US 2969267 A
Abstract available in
Claims available in
Description (OCR text may contain errors)
Jan. 24, 1961 K. E. A. GOTHBERG 2,969,267 CAGE FOR ROLLING BODIES IN ROLLING BEARINGS Filed 001;. 18, 1957 2 Sheets- Sheet 1 INVENTORZ KARL EVALD ANDREAS G6THBERG BY Warm ATTYS.
Jan. 24, 1961 CAGE FOR ROLLING BODIES IN ROLLING BEARINGS Filed Oct. 18, 1957 2 Sheets-Sheet 2 K. E. A. GGTHBERG 2,969,267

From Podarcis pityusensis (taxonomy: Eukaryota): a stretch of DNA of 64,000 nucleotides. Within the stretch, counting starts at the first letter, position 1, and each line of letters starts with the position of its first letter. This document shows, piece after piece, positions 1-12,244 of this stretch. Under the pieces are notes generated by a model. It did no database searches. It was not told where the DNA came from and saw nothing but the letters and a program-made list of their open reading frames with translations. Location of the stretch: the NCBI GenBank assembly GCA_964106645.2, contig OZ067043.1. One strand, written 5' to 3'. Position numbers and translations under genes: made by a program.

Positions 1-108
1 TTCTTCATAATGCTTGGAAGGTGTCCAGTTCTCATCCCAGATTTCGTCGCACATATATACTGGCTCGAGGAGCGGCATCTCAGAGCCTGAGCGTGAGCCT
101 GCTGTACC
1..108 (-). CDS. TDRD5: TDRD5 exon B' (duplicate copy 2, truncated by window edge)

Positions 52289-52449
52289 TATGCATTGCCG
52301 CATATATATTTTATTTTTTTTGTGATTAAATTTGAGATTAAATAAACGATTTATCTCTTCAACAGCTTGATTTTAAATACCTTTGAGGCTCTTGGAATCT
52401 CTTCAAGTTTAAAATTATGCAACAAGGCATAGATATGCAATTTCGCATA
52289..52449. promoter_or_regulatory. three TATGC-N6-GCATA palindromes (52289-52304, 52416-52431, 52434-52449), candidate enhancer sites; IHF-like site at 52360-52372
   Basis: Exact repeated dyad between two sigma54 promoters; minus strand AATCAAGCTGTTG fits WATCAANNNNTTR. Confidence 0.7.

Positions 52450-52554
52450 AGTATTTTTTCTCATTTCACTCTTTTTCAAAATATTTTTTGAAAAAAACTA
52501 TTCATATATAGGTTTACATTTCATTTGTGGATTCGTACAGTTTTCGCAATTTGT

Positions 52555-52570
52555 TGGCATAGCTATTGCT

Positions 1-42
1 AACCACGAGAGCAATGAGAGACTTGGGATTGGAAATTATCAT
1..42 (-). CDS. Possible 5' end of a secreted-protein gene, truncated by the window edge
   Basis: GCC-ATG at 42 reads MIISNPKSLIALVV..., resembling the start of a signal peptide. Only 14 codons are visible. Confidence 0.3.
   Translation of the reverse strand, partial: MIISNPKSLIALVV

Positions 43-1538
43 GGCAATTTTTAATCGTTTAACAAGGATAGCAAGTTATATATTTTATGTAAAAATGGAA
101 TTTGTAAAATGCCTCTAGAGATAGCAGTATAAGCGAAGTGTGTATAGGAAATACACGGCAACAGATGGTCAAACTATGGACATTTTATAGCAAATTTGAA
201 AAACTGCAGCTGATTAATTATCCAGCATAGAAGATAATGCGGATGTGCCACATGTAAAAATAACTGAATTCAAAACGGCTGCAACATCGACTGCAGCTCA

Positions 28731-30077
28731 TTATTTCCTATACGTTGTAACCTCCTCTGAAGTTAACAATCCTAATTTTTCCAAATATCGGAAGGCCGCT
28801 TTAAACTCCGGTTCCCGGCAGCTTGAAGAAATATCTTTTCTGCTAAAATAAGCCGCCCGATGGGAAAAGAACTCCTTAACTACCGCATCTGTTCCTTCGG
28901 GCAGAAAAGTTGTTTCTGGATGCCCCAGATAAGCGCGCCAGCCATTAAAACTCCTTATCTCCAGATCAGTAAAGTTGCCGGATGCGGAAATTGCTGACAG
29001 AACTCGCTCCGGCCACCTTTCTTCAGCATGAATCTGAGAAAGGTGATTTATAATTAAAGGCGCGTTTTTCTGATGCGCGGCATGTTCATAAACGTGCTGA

11it St CAGE FOR ROLLING BODIES IN ROLLING BEARINGS Karl Evald Andreas Giithberg, Backasen, Lerum, Sweden, assignor to Aktiebolaget Svenska Kullagerfabriken', Goteborg, Sweden, a corporation of Sweden Certain plastics such as polyamides are particularly suitable for making cages for rolling bearings. These materials have a low specific weight, and the cage will therefore be light. The requirements as regards lubrication between the sliding surfaces of the cage and the rolling bodies are not so great as in ordinary metal cages, for which reason grease lubrication of the bearings can take place at longer intervals as compared to the latter type of cage. The frictional qualities of a plastic cage can be further improved, if a small quantity of molybdenum disulphide is mixed with the plastic. It is also possible to give a cage of plastic its final form by injecting the material in a molten condition into a suitable mould. This method of manufacture is cheap compared with the manufacture of a metal cage with the aid of cutting tools.